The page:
That a peculiar insensibility exists to the obligations of the parental and filial relation, is, I fear, too evident to need any extended illustration. The notion, that a family is a society, and that a society must be governed, and that the right and the duty of governing this society rest with the parent, seems to be rapidly vanishing from the minds of men. In the place of it, it seems to be the prevalent opinion, that children may grow up as they please; and that the exertion of parental restraint is an infringement upon the personal liberty of the child. But all this will not abrogate the law of God, nor will it avert the punishments which he has connected, indissolubly, with disobedience. The parent who neglects his duty to his children, is sowing thickly, for himself and for them, the seeds of his future misery. He who is suffering the evil dispositions of his children to grow up uncorrected, will find that he is cherishing a viper by which he himself will first be stung. That parent who is accustoming his children to habits of thoughtless caprice and reckless expenditure, and who stupidly smiles at the ebullitions of youthful passion, and the indulgence in fashionable vice, as indications of a manly spirit, needs no prophet to foretell, that, unless the dissoluteness of his family leave him early childless, his gray hairs will be brought down with sorrow to the grave.

I remarked, at the close of the last chapter, that the duty of instructors was analogous to that of parents, and that they stood to pupils in a relation essentially parental. It is proper here to add, that a pupil stands to his instructor in a relation essentially filial. His duty is obedience: first to his parent; and, secondly, to the professional agent to whom he has been committed by his parent. The equals, in this relation, are the parent and the instructor: to both of them is the pupil the inferior; and to both is he under the obligation of obedience, respect and reverence.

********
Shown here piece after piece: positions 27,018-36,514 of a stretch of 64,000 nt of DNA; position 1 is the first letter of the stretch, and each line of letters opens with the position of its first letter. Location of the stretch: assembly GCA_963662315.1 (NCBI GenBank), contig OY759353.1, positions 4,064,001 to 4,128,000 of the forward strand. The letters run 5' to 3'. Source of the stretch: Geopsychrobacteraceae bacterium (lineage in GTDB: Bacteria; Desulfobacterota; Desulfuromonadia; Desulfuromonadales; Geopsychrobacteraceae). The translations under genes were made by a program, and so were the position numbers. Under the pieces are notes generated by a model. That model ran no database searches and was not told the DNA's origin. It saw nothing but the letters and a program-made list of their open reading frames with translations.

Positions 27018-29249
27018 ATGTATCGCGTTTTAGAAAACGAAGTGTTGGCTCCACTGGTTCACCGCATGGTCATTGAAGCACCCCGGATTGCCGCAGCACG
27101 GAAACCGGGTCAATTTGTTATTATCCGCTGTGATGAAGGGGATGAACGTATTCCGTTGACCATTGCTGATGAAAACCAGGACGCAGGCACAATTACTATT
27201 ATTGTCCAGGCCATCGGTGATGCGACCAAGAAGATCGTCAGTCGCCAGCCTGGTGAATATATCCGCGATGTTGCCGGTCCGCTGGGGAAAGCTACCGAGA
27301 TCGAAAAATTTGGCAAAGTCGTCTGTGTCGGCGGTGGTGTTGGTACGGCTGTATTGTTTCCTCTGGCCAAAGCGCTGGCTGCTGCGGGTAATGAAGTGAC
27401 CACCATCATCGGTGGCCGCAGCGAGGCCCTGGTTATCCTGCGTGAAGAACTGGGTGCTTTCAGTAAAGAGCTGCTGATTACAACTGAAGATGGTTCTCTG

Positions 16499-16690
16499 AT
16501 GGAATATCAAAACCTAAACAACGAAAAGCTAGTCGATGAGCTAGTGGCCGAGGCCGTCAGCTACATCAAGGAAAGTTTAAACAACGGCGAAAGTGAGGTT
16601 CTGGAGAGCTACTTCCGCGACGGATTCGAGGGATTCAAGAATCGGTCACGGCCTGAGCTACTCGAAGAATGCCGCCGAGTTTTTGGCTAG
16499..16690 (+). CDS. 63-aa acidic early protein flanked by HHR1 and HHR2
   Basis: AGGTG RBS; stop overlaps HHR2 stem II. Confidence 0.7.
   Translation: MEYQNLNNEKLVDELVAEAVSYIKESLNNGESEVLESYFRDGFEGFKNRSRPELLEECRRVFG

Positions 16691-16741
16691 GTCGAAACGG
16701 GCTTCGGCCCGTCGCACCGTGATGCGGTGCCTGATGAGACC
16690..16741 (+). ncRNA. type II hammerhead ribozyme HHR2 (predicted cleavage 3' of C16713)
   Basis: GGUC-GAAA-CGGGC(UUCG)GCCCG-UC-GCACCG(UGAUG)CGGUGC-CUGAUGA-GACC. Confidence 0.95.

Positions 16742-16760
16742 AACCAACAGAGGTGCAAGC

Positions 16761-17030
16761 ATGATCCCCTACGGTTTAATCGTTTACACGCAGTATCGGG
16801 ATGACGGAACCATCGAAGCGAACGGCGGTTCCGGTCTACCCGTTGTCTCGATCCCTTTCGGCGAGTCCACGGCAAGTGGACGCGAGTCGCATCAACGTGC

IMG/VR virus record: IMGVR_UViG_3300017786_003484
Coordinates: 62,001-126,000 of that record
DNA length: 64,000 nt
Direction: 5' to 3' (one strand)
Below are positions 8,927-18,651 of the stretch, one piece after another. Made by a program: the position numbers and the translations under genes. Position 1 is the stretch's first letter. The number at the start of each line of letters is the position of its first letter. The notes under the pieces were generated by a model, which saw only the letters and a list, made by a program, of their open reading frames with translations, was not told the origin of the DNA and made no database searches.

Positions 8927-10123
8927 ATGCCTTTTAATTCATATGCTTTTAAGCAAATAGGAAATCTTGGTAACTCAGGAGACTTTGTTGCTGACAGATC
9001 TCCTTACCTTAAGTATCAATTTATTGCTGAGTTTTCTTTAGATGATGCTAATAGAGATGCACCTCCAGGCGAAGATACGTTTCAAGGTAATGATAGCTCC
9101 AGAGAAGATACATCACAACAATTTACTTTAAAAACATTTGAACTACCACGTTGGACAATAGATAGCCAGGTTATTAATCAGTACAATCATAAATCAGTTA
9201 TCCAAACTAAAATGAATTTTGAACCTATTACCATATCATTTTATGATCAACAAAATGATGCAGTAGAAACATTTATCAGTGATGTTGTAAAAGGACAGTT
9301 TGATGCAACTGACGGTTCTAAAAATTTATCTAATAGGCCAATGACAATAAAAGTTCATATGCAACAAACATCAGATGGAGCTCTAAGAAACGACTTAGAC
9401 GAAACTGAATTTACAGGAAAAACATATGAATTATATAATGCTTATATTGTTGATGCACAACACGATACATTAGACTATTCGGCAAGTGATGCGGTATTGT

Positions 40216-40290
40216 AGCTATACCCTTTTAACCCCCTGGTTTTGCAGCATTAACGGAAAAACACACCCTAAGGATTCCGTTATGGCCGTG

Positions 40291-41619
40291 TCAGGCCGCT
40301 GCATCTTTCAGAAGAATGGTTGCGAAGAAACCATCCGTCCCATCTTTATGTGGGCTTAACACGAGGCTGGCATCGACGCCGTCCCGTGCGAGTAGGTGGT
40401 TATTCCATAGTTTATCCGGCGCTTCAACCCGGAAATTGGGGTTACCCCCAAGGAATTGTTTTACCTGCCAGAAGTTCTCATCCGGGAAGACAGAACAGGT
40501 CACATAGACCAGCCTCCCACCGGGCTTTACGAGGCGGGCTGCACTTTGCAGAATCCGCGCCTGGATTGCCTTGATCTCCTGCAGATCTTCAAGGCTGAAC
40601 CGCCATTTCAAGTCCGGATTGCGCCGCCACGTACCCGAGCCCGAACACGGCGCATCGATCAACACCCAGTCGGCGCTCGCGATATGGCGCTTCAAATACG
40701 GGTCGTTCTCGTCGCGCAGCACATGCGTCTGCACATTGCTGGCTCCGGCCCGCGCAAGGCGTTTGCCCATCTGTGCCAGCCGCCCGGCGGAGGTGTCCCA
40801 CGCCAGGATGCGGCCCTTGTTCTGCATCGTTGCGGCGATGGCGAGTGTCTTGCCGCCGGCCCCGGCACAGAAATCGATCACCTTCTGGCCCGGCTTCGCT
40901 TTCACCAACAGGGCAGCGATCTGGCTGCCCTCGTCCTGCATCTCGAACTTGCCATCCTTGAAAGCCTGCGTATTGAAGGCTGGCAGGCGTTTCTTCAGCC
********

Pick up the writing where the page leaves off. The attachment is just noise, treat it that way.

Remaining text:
Now, such being the nature of the relation, it is the duty of the instructor to enforce obedience, and of the pupil to render it. It would be very easy to show, that, on the fulfillment of this duty on the part of the instructor, the interests of education, and the welfare of the young, vitally depend. Without discipline, there can be formed no valuable habit. Without it, when young persons are congregated together, far away from the restraints of domestic society, exposed to the allurements of ever-present temptation, and excited by the stimulus of youthful passion, every vicious habit must be cultivated. The young man may applaud, the negligent and pusillanimous instructor; but, when that man, no longer young, suffers the result of that neglect and pusillanimity, it is well if a better spirit have taught him to mention the name of that instructor without bitter execration.

      “In colleges and halls, in ancient days,
      There dwelt a sage called Discipline.
      His eye was meek and gentle, and a smile
      Played on his lips, and in his speech was heard
      Paternal sweetness, dignity, and love.
      The occupation dearest to his heart
      Was to encourage goodness. Learning grew,
      Beneath his care, a thriving, vigorous plant
      The mind was well informed, the passions held
      Subordinate, and diligence was choice.
      If e’er it chanced, as sometimes chance it must,
      That one, among so many, overleaped
      The limits of control, his gentle eye
      Grew stern, and darted a severe rebuke.
      His frown was full of terror, and his voice
      Shook the delinquent with such fits of awe,
      As left him not, till penitence had won
      Lost favor back again, and closed the breach.
      But Discipline at length,
      O’erlooked and unemployed, grew sick, and died.
      Then study languished, emulation slept,
      And virtue fled. The schools became a scene
      Of solemn farce, where ignorance in stilts,
      His cap well lined with logic not his own,
      With parrot tongue, performed the scholar’s part,
      Proceeding soon a graduated dunce.
      What was learned,
      If aught was learned in childhood, is forgot;
      And such expense as pinches parents blue,
      And mortifies the liberal hand of love,
      Is squandered in pursuit of idle sports
      And vicious pleasure.”
      Task.